President Obama and Kenyan President Uhuru Kenyatta clashed at a joint press conference in the African state during his official visit on Sunday: Obama harshly criticized Kenya’s record on issues related to homosexuality.
“When you start treating people differently not because of any harm they are doing to anybody, but because they are different, that’s the path whereby freedoms begin to erode,” he said. “Bad things start to happen.”
The President also compared Kenya’s laws to Jim Crow-era segregationist policies.
As an African-American in the United States, I am painfully aware of the history of what happens when people are treated differently, under the law, and there were all sorts of rationalizations that were provided by the power structure for decades in the United States for segregation and Jim Crow and slavery, and they were wrong.
In Kenya, gay marriage is outlawed. Homosexuality is also against the law, punishable by up to 14 years in prison, and the global move towards recognition of homosexual unions is regarded with suspicion.
President Kenyatta was visibly uncomfortable throughout Obama’s comments.
However, after being pressed by a reporter, he remarked that President Obama’s comments highlight a difference between the United States and Africa.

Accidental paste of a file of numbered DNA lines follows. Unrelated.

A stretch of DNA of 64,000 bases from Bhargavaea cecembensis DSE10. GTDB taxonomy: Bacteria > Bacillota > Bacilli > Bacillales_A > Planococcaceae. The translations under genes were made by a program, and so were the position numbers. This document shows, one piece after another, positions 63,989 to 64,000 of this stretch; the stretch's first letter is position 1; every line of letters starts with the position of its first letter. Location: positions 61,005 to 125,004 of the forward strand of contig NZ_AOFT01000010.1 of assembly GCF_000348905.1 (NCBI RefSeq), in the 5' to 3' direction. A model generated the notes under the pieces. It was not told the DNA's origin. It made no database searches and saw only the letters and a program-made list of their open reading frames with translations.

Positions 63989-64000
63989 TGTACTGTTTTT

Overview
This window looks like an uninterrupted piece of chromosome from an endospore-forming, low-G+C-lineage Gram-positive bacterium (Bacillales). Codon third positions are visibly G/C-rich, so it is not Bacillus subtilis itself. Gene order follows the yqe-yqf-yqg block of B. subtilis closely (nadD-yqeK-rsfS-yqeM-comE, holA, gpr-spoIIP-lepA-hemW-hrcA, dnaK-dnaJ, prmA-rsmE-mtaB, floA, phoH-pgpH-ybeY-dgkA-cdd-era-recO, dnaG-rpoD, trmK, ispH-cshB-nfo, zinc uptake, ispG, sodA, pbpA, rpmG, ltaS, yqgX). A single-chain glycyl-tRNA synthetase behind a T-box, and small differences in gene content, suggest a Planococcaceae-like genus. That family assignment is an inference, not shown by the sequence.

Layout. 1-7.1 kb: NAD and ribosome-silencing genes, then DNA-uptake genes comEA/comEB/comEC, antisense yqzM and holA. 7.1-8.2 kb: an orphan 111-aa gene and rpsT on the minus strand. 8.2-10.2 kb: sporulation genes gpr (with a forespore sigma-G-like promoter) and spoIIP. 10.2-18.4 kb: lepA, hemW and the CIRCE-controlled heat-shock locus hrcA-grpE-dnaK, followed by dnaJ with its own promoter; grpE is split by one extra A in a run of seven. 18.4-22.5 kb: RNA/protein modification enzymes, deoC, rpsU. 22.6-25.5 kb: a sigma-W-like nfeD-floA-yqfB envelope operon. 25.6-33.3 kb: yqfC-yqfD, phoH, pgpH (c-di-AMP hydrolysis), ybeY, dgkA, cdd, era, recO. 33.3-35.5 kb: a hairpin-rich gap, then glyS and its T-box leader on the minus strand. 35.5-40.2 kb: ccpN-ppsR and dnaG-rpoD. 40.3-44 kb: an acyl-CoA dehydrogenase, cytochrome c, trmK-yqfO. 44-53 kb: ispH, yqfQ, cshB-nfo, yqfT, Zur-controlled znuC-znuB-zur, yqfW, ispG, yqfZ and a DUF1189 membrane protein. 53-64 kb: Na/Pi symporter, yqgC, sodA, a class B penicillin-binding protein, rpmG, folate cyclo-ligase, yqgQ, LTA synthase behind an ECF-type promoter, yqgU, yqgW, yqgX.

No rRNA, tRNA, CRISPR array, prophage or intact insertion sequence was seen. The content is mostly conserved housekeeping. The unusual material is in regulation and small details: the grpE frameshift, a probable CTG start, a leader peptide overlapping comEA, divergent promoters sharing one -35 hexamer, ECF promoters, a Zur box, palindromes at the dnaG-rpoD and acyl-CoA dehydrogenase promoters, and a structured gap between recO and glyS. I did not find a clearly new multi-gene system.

“The fact of the matter is Kenya and the U.S. share so many values: common love for democracy, entrepreneurship, value for families–these are some things that we share,” he said. “But there are some things that we must admit we don’t share. Our culture, our societies don’t accept.”
He went on to argue that calling for tolerance of LGBT Africans is to impose one’s will on a foreign culture, and that, to most Kenyans, the recent liberalization of marriage laws across the globe is a non-issue.
He also said that Kenya has many more problems to focus on, and that the West should be helping them on issues related to equality for women, water sanitation, and economic growth before attacking laws many Kenyans view as an important safeguard of their culture.
President Kenyatta is not the only important Kenyan leader taking a stand for his country’s opposition to homosexuality. Much of the Kenyan clergy has been quick to strike back at President Obama’s assertions.
Cardinal John Onaiyekan, the Catholic Archbishop of the Abuja Diocese in Kenya, said on Sunday:
Even if people don’t like us for it, our church has always said homosexuality is unnatural and marriage is between a man and a woman. There is no such thing as marriage between two men or marriage between two women, whatever they do among themselves should not be called marriage.
“There is no question of the Catholic Church changing its positions on this matter,” he boldly stated.
Before coming to Kenya, President Obama was warned by top Kenyan political figures not to mention homosexuality, gay rights, or other aspects of his socially liberal agenda on his visit.
“We are telling Mr. Obama when he comes to Kenya this month and he tries to bring the abortion agenda, the gay agenda, we shall tell him to shut up and go home,” Irungu Kangata, a national leader, told demonstrators outside Kenya’s Parliament earlier this month.
“Liberal thoughts are being tolerated in some countries under the guise of human rights,” Kenyan National Assembly Speaker Justin Muturi said. “We must be vigilant and guard against [gay marriage and abortion].”
“We must lead an upright society and not allow obnoxious behavior, as we have a responsibility to our children,” Muturi also said.